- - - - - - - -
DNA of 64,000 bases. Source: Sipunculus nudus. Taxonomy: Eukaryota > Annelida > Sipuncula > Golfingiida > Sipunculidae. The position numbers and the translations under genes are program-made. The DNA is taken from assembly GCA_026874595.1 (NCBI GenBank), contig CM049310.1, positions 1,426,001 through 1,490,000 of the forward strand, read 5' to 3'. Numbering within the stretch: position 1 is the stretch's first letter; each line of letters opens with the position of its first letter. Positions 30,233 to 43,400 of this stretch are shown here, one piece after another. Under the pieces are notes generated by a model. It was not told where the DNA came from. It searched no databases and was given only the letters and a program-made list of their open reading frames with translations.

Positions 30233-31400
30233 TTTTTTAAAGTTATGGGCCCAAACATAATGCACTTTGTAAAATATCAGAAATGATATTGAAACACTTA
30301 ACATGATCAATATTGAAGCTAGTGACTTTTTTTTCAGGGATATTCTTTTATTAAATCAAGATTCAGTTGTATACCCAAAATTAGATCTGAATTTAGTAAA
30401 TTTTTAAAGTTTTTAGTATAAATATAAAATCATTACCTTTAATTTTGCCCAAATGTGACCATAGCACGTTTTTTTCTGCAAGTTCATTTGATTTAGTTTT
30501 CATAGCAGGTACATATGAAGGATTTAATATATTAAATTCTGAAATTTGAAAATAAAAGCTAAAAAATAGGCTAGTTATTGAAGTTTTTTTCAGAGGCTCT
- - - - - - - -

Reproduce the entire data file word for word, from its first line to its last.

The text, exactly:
DNA of 64,000 bases. Source: Sipunculus nudus. Taxonomy: Eukaryota > Annelida > Sipuncula > Golfingiida > Sipunculidae. The position numbers and the translations under genes are program-made. The DNA is taken from assembly GCA_026874595.1 (NCBI GenBank), contig CM049310.1, positions 1,426,001 through 1,490,000 of the forward strand, read 5' to 3'. Numbering within the stretch: position 1 is the stretch's first letter; each line of letters opens with the position of its first letter. Positions 30,233 to 43,400 of this stretch are shown here, one piece after another. Under the pieces are notes generated by a model. It was not told where the DNA came from. It searched no databases and was given only the letters and a program-made list of their open reading frames with translations.

Positions 30233-31400
30233 TTTTTTAAAGTTATGGGCCCAAACATAATGCACTTTGTAAAATATCAGAAATGATATTGAAACACTTA
30301 ACATGATCAATATTGAAGCTAGTGACTTTTTTTTCAGGGATATTCTTTTATTAAATCAAGATTCAGTTGTATACCCAAAATTAGATCTGAATTTAGTAAA
30401 TTTTTAAAGTTTTTAGTATAAATATAAAATCATTACCTTTAATTTTGCCCAAATGTGACCATAGCACGTTTTTTTCTGCAAGTTCATTTGATTTAGTTTT
30501 CATAGCAGGTACATATGAAGGATTTAATATATTAAATTCTGAAATTTGAAAATAAAAGCTAAAAAATAGGCTAGTTATTGAAGTTTTTTTCAGAGGCTCT